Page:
CA: What inspired you to focus your work on students with autism, especially in communities outside the U.S.?
MD: When I was 19, I met a mother from a conflict-affected community. The family was Palestinian, from the West Bank. At the time I met them, they were in Jerusalem for three weeks learning about their daughter's autism diagnosis. Originally, they felt the need to keep their autistic daughter in her home because of the autism stigma in their culture.
This family had permission to travel to Jerusalem to visit a center for children with disabilities, but after their permission expired, they returned home to a community that, at the time (things have changed a bit now) had almost no resources.
After meeting this mother and hearing her story, I was sure I had to take action. I had a close friend, Gina, who was autistic, and I couldn't stop thinking about how different her life might have been if she had been born somewhere else. I met Gina in high school when I started volunteering at her group home. She was three years younger than I was and quickly became like a sister to me.
When I met the mother that hid her autistic daughter with autism at home, I immediately thought of Gina and how different her life would have been had she simply been born somewhere else. In her community, she had an abundance of resources and support, and people who valued her for who she was. I have also recently become Gina’s guardian.
CA: Has your work changed at all as a result of COVID-19?
MD: I have been coordinating A Global Voice for Autism’s Include2020 initiative during the COVID-19 outbreak. Include2020 provides emergency in-kind support and coaching services for parents of children with special needs in conflict-affected communities, in addition to a mobile application that employs refugee teachers trained in inclusive education to make virtual inclusive education content for Arabic-speaking learners.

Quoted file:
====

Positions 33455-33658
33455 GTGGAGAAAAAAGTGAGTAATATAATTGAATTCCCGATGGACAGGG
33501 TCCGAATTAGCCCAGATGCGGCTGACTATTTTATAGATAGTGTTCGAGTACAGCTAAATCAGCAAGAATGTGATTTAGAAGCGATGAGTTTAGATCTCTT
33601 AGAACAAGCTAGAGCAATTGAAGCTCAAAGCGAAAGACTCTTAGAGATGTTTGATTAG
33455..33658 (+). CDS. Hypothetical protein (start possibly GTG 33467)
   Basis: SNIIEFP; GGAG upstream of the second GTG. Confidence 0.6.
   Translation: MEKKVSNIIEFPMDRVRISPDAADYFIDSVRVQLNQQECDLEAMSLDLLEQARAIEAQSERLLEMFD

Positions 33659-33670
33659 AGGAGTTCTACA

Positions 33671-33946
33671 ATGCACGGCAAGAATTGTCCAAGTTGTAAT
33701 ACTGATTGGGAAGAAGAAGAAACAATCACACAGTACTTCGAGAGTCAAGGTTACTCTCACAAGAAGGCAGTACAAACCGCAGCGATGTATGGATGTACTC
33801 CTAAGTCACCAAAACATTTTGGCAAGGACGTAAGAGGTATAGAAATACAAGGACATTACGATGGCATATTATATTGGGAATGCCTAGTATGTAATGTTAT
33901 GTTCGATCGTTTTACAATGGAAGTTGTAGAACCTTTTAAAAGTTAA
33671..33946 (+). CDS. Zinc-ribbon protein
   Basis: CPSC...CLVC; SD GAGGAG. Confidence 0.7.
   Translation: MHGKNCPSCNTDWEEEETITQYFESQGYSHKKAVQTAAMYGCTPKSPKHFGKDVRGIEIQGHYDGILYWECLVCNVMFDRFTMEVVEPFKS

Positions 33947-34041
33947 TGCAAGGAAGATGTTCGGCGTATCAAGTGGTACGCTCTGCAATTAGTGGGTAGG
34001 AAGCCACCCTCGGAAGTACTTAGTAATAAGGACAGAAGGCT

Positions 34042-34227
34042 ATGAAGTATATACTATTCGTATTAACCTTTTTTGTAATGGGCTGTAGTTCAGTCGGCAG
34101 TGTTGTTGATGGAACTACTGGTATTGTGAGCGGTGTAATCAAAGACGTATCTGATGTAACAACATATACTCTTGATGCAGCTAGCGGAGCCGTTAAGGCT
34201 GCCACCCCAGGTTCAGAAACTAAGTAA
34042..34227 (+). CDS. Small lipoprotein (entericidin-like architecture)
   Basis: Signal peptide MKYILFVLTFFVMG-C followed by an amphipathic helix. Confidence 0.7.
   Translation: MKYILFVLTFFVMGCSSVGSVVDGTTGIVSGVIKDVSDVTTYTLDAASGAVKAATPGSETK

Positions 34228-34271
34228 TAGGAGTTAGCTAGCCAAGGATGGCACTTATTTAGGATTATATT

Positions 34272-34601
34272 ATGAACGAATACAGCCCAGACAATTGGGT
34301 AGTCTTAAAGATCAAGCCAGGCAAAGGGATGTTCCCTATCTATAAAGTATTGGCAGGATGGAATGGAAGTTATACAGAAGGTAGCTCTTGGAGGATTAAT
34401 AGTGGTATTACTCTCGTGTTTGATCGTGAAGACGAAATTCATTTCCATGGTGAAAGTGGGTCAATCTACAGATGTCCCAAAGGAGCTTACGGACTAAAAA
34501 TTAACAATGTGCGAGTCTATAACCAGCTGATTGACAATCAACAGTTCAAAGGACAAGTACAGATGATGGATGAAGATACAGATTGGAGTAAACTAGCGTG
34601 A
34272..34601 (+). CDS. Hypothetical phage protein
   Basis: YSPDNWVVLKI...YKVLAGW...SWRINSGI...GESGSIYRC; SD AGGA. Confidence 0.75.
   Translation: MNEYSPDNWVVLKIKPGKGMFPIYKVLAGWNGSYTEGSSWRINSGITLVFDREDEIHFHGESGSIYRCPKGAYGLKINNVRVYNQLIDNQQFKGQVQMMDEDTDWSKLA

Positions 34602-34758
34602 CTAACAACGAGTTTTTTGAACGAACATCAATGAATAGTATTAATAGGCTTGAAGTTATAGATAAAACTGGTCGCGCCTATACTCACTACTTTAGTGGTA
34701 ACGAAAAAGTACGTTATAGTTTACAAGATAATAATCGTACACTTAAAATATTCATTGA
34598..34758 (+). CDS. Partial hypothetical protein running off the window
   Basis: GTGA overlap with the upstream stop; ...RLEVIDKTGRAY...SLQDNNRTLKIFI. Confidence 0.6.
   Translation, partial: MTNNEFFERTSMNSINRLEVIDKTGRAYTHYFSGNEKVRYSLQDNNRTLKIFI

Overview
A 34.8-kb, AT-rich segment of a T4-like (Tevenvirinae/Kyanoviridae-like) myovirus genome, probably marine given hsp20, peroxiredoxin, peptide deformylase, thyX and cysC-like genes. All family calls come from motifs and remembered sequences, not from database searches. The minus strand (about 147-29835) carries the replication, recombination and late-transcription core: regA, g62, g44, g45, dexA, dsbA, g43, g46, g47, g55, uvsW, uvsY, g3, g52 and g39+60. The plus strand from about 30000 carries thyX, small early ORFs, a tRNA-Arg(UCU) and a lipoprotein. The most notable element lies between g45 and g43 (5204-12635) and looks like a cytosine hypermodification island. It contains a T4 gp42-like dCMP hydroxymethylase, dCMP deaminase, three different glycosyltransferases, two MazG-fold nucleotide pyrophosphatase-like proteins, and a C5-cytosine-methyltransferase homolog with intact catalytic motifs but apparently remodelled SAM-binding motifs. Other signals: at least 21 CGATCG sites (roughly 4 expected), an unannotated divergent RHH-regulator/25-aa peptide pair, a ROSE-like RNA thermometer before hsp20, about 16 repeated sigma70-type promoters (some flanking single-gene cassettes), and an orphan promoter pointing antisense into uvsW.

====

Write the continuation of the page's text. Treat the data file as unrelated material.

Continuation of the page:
CA: What are the biggest challenges in your field?
MD: With any new idea, one of the biggest challenges is finding the first supporters who are willing to invest time and resources in the early stages. When I started A Global Voice for Autism, I was lucky to find The Resolution Project, an organization that supports undergraduate social entrepreneurs through seed funding and mentorship. They gave A Global Voice for Autism the first vote of confidence, which allowed us to launch our pilot program.
CA: And the biggest rewards?
MD: For me, the biggest rewards that have come from my work have been the opportunities to connect and form relationships with people from around the world. At A Global Voice for Autism, we recently conducted a survey to understand the needs of families in our network during COVID-19. We had a 96 percent response rate from families who joined our community between 2014 and 2018. I think this speaks not only to the value they find in these services but also to the relationships and strong global community we’ve been able to build. Seeing that community support each other and thrive makes all of the challenges worthwhile.
Whether it's working with children with disabilities, supporting refugee families, or doing anything else, I strive to create a world that recognizes every person's ability and potential, and which does not tell people they are destined to fail, but rather, highlights their strengths and provides them with the support they need to succeed.